Currently, the public health programmes in Mongolia are implemented at population level but other country experiences show that the effects of health promotion can be increased through action at the community and individual level. There is an acute lack of funding support for the public health programmes in Mongolia. Although the central government budget is referred to as the main funding source, no specific budgeting tools and guidelines are provided. The 2005 national health accounts estimated that the level of spending on public health services was less than 5% of total health expenditure.3
Financing promotion schemes
In Japan, local governments assumed the main responsibility for financing health promotion. In practice, the availability of local revenues to implement health promotion activities varied among the country's 47 prefectures. Therefore, the financial adjustment policy was implemented in the form of financial assistance from the national to local governments. The policy aimed to balance revenues of local governments and ensure that a minimum level of public health services was provided equally across the country. It had positive impacts on health improvements in the rural prefectures and reduced the disparity in death rates among all prefectures.4 In April 2008, a decision was made to finance disease prevention with Japan's social health insurance scheme that aims to help individuals to have control over their own health. This is a fundamental policy shift that is expected to intensify the implementation of Healthy Japan 21.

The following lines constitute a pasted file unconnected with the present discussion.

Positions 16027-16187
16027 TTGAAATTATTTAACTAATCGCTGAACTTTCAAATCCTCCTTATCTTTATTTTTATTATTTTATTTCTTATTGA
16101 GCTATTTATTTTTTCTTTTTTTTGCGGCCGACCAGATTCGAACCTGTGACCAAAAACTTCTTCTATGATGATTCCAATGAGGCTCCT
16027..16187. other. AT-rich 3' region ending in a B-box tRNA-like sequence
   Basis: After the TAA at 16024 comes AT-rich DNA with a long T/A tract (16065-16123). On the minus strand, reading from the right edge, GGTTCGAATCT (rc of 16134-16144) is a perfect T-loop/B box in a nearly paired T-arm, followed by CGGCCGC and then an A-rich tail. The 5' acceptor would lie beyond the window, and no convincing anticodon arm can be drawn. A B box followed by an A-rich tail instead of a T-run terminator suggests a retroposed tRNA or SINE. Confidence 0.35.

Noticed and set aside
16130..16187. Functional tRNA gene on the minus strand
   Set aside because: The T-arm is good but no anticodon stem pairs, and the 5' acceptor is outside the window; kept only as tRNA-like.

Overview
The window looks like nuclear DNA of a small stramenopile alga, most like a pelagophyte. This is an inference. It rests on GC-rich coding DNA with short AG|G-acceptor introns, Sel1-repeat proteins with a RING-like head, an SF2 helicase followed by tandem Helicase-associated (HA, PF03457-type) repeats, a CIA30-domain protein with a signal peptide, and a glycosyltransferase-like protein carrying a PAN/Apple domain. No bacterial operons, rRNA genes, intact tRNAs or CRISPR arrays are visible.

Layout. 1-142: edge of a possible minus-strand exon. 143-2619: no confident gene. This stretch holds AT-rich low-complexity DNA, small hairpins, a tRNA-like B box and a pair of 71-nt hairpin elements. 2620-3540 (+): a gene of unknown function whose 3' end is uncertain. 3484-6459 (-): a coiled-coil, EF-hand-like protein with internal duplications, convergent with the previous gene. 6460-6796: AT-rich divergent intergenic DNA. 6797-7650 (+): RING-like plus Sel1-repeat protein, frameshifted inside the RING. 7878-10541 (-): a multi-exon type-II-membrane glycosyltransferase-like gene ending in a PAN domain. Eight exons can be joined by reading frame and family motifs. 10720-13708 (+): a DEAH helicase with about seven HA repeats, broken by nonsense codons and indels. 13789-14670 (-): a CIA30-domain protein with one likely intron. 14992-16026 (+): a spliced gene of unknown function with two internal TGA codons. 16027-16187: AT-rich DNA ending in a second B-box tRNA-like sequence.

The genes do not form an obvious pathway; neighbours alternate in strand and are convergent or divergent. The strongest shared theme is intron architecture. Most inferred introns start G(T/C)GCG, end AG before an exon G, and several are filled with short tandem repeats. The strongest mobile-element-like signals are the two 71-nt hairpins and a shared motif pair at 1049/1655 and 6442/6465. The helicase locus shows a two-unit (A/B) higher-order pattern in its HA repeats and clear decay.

The Japanese and Mongolian experiences provide interesting observations for discussion. In Japan, successful implementation of health promotion activities can be attributed to policy decisions informed by evidence, strong government support and regulation of financing. Policy-wise, Mongolia approved several important public health programmes but their implementation needs improvement with necessary funding support.
The two countries use different financing methods to fund health promotion. In principle, a central government budget seems to be an appropriate financing method for health promotion at the population level. However, in the absence of appropriate guidance and budgeting tools, health promotion may not receive adequate funds. Local government budget and community participation played an important role in funding and implementing health promotion activities at the community level in Japan. Now, social health insurance will support health promotion at the individual level. It is important to note that all three levels of health promotion and their respective financing methods aim to encourage all people to pursue a healthier lifestyle and have adequate health literacy regardless of their socioeconomic status.